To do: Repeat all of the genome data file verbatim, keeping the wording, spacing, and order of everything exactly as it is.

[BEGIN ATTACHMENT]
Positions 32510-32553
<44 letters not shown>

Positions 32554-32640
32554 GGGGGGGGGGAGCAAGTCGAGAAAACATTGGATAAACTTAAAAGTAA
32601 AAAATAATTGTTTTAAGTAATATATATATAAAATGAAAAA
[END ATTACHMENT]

Positions 32510-32553
<44 letters not shown>

Positions 32554-32640
32554 GGGGGGGGGGAGCAAGTCGAGAAAACATTGGATAAACTTAAAAGTAA
32601 AAAATAATTGTTTTAAGTAATATATATATAAAATGAAAAA